Eight Rights of Individuals under the GDPR

People have rights as to how their information is used. These are:

Right to be given fair processing information

Individuals continue to have a right to be given fair processing information, usually through a privacy notice. Under the GDPR you will also have to explain the lawful basis for the processing of their data; your data retention periods and that individuals have a may complain to the ICO if they think that there is a problem in the way that you deal with their personal data.

Right to access

The right to access. Any data subject has a right to access the data which a data controller holds about them, to satisfy themselves it is being processed lawfully. This is known as a Subject Access Request: it may be submitted verbally or in writing; data controllers have one calendar month to provide a copy of the data; and there is no fee for doing this.

Right to rectification

The right to rectification means that individuals have the right to have their personal data corrected if it is inaccurate or incomplete. If the data has already been given to third parties, you must tell those third parties of the correction. You must also tell the individuals about the third parties to whom the data has been given.

Right to erasure

The right to erasure gives people the right to request the removal of their personal data. Not only will parishes need to comply with such requests but they will also need to ensure that any third party with whom the data was shared also deletes the data. This does not mean that a person can immediately request that his/her personal data is deleted. If the purposes for which the data was collected still exist, then a person will not be able to request the deletion of that data, unless it was given by consent and they are withdrawing their consent. For instance, an employer needs an employee’s personal data in order to pay the employee, as per their contract of employment.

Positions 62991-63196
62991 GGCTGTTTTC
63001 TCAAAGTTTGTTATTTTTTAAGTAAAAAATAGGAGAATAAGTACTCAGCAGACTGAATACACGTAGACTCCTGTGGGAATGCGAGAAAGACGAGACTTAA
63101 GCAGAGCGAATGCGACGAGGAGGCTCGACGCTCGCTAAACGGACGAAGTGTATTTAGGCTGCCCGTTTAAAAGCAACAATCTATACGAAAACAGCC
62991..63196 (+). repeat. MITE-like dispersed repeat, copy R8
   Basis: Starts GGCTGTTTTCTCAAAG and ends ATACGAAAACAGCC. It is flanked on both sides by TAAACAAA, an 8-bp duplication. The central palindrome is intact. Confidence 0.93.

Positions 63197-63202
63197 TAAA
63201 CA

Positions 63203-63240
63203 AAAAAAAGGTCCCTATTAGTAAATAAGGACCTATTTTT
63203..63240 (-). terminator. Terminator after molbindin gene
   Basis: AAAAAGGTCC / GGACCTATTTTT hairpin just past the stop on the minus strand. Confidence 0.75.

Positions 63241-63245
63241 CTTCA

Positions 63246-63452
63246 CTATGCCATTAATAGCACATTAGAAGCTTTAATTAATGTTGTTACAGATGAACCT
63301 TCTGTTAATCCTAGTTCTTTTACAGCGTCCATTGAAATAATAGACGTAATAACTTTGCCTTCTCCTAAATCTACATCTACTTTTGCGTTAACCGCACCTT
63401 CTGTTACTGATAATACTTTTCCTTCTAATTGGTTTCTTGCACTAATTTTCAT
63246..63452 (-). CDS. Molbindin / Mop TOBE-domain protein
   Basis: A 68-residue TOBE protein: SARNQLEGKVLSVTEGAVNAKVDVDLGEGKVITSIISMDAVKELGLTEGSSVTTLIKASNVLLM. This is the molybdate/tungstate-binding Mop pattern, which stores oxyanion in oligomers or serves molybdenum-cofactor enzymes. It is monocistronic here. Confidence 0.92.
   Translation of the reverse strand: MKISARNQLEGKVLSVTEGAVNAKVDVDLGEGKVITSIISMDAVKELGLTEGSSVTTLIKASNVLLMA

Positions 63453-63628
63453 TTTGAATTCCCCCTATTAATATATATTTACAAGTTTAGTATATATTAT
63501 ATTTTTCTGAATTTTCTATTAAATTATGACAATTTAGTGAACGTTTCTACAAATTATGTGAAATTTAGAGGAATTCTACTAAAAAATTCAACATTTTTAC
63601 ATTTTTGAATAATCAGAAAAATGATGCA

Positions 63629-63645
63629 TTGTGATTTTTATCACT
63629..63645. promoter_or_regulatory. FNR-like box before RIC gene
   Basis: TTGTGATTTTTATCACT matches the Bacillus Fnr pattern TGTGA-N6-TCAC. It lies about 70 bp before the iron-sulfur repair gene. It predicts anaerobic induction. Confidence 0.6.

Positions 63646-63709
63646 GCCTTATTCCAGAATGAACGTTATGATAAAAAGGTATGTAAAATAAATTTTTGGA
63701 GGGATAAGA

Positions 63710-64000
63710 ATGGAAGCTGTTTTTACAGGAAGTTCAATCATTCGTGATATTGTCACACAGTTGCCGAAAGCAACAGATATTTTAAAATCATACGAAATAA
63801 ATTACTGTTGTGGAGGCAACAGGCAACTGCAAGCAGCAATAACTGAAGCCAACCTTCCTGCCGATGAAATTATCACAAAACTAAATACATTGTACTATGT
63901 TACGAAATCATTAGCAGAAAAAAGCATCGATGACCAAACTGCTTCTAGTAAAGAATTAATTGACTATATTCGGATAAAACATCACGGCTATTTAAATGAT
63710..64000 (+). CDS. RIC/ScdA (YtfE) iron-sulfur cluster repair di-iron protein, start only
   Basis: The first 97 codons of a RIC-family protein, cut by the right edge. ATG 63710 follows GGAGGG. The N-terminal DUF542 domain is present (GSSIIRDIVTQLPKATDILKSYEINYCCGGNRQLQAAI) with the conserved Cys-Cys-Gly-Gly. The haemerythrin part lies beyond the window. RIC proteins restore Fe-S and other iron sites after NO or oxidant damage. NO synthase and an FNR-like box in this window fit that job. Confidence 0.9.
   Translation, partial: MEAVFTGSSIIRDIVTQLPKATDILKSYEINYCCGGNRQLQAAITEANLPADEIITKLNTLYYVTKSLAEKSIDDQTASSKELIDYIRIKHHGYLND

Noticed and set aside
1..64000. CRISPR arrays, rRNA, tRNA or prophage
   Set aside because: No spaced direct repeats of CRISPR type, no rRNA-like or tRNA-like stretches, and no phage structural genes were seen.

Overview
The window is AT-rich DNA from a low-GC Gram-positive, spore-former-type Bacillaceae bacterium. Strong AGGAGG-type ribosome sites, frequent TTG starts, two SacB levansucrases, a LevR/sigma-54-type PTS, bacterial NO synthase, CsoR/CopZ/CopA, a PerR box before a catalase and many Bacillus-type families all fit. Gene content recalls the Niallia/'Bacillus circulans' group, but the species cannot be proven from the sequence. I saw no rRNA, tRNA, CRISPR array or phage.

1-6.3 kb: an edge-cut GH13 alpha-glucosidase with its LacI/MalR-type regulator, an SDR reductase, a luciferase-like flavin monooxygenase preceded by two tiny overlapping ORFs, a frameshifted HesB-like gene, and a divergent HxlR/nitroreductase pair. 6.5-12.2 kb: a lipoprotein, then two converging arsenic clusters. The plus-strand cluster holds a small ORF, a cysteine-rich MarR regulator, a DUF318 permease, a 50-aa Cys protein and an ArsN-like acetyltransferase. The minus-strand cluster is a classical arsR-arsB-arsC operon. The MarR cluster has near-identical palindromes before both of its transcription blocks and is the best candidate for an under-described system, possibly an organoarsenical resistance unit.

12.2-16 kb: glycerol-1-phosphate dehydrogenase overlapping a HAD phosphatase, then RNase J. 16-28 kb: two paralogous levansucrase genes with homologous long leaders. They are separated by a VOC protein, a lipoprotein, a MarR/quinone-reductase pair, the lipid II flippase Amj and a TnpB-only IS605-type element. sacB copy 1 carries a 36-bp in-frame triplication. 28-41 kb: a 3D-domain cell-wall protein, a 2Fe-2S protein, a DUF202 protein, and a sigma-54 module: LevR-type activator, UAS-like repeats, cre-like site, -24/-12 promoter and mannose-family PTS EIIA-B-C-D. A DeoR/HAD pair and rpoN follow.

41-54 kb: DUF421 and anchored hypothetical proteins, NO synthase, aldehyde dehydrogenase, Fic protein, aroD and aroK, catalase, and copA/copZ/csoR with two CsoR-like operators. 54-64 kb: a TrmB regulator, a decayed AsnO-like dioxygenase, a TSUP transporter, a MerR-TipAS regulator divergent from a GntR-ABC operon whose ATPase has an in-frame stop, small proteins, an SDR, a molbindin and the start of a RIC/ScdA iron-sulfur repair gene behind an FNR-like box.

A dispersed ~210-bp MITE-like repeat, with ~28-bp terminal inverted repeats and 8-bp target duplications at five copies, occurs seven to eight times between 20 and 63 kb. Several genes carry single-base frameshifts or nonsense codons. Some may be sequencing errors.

Right to restrict processing

The right to restrict processing means that individuals may request their personal data can be stored but not used.

Right to data portability

The right to data portability gives data subjects the right to request that their personal data be provided to them (or a third party) in a machine readable portable format free of charge. It is not likely to affect parishes.

Right to object

The right to object provides that individuals have the right to object to data processing in certain circumstances, eg if a parish has relied on legitimate interest to process data without consent and an individual is not happy with this.

Right not to be subject to automated decision-making

The right not to be subject to automated decision-making including profiling.

Last Updates

Jun 2023 – Reviewed and checked